Between laughter and forgetting, ANURAG ACHARYA
Let's hope 2012 doesn't turn out to be another "interesting" year

1. ushaft
This system has lost its legitimacy. Isn't it ironic enough that the legislature has to seek legitimacy from the judiciary and then complain when it's wishes are not granted? The supreme court is the only body that can interpret the constitution and it has more often than not done a good job at it. Including this time.

If the CA claims to be a sovereign and supreme body, then why not prove its legitimacy by political means rather than judicial? It lost its legitimacy precisely by its own acts. A constitution drafted by such a body will always be questionable.

The sad thing for us the people is that even if a fresh election takes place, not much change can be expected in the structure of the legislature. The political and social structures have been so corrupted and politicized that the amount of popular will has been rendered irrelevant to how this country will be governed.

2. Nirmal
Good Points!
This man Birjesh Kumar Gupta who is called the law minister, with two of his statements - 1) he claimed that many judges and law practicioners came to bribe him and 2)now this attack on judiciary, his two assumptions made me be clear what type of person is, he is alike that kind of stingier civil servant you can find throughout the public administrations of Terai when we go there to get some of our official jobs done quickly. At first approach he/she will say, "come another day." Knowing that this another day will not bear fruits people are left without any option rather than to bribe them to get the jobs done. When he/she is offered a very good money will say, "I'll think positively." When the bribe is not like he is used to, will yell at, "what do you think I'm !" Yes, That's what I mean, of course you are the stingiest corrupt official I've ever seen.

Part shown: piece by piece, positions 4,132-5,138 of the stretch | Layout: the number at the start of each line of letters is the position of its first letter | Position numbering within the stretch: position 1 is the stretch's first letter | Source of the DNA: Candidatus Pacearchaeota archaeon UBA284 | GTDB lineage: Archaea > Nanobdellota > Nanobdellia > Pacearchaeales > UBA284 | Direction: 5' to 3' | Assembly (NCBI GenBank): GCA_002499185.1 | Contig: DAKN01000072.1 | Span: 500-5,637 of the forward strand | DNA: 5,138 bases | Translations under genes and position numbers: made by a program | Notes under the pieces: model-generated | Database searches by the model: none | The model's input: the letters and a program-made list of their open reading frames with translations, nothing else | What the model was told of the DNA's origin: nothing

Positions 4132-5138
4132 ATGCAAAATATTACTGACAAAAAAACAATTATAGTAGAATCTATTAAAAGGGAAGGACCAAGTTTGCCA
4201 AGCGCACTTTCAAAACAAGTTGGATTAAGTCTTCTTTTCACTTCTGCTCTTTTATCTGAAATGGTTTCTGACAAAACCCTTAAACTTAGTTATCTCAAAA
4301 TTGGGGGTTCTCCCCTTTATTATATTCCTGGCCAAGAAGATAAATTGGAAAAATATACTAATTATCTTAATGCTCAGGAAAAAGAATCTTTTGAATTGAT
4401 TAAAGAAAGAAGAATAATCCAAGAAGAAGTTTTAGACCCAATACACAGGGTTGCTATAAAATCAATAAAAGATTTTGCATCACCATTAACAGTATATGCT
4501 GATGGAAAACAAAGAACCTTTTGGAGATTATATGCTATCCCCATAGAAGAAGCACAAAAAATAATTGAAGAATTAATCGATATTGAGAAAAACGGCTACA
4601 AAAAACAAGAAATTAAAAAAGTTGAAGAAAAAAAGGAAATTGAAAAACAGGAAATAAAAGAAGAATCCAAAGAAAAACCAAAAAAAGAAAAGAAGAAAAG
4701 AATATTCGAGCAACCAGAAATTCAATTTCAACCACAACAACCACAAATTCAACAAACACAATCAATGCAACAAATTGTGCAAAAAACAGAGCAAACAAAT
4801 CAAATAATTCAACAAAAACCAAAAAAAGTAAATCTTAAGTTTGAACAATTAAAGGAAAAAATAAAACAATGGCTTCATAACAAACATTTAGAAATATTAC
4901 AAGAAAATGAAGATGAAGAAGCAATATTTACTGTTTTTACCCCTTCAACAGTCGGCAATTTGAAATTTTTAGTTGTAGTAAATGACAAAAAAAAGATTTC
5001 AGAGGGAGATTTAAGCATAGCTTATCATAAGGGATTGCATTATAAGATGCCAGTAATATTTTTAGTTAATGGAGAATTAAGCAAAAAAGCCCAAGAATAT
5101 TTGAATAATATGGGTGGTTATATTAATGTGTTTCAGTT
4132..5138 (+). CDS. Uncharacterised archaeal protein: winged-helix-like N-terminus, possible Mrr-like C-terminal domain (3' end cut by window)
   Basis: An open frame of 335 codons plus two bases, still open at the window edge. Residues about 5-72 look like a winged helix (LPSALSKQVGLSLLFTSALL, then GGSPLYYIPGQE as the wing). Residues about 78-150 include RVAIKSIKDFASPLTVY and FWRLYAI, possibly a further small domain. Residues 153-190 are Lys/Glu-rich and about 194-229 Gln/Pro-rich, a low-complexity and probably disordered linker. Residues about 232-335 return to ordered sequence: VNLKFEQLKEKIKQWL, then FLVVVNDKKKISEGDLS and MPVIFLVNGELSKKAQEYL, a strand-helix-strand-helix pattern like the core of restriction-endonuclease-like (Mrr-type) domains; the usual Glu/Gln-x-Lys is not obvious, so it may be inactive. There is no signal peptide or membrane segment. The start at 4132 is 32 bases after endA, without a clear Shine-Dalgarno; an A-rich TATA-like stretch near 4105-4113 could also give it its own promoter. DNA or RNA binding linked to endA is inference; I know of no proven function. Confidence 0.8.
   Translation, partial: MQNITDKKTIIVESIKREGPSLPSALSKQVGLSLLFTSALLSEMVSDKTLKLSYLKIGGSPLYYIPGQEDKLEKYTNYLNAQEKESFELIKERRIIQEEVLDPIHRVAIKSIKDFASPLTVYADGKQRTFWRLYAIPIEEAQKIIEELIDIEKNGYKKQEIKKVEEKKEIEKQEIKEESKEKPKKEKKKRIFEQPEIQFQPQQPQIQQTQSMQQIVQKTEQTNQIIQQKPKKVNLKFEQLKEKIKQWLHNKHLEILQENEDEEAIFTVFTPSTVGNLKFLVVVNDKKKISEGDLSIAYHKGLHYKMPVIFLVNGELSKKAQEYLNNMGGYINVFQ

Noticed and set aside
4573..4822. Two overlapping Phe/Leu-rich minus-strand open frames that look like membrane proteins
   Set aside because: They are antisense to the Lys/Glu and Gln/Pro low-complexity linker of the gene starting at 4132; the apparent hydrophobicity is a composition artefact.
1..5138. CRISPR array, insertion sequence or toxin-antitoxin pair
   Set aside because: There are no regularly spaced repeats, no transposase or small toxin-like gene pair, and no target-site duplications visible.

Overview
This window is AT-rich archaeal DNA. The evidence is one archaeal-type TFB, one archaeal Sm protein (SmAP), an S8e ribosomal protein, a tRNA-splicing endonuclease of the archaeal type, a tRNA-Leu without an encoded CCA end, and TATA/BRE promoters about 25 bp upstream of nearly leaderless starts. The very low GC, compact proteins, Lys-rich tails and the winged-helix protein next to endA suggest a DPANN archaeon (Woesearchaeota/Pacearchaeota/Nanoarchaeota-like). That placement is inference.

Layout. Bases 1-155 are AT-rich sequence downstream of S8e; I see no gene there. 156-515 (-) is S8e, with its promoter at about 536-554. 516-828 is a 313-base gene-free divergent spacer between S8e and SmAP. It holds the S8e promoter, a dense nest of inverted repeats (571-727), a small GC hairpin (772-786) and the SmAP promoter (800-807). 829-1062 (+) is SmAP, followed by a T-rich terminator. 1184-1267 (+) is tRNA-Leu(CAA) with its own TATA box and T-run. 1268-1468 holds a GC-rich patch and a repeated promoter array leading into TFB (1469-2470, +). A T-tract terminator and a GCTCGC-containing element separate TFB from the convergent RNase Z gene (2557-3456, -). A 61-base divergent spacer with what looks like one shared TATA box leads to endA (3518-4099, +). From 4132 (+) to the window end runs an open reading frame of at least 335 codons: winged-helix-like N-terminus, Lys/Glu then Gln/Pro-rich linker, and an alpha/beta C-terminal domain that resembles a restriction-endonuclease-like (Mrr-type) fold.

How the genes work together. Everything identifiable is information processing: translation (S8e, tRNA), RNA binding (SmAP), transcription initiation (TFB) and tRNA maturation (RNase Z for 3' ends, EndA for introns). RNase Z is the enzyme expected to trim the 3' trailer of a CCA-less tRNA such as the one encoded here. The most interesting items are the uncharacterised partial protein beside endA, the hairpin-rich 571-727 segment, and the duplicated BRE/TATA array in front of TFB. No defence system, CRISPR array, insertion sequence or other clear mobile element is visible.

3. who cares

if the government and political leaders don't respect SC, then it sets a wrong precedence for other institutions like the army. the army too might think that it does not need to respect the court. what would happen then? a military coup 

4. Ekalavya Sharma, NYC
Bravo Rubeena jee, for your hard hitting article. I wish the Nepali Times had provided opportunities to voices like yours much earlier, rather than allowing people like C.K. Lal to preach their useless philosophies. It seems that at last, guilt ridden NT has started to speak in support of court decision regarding Ujjan Shrestha's murder case.

I was very disappointed when Himal Media resorted to scapegoating the monarchy and glorifying brutal murderers and terrorists. Rest of the Nepali media could also have done a better job by manufacturing political consent based on ground realities and not propagandas. However, when reputed media houses become agents for proliferation of illusions and blunders who do we look for the truth? Empty stomached Nepali laypeople who live from pay check to pay check do not have sophisticated tools to analyse the situation and those who have (i.e. Himal Media and Nepali Media) are deceiving them.

5. Vija Srestha
Mr.Bhattarai and Mr.Dahal ignored the SC for more than a decade during the war and got away with a clean chit. I think it is high time for the SC to prove its own credibility. It must stick to its decisions and the only institution above it  is Human Rights Court. SC needs to takes back its duties and responsibilities and act accordingly to protect Nepali people from monsters like Dahal and co. 

6. jange
Remind me, why did we need a new constitution in the first place?

7. Vija Srestha
Mr.Kunda Dixit is scared to publish articles which analyse, make predictions, give suggestions and make people think hard.  Even obvious predictions are left out my the media. For example, Mr.Bhattarai's petition to the SC is baseless, irresponsible and most importantly deliriously stupid.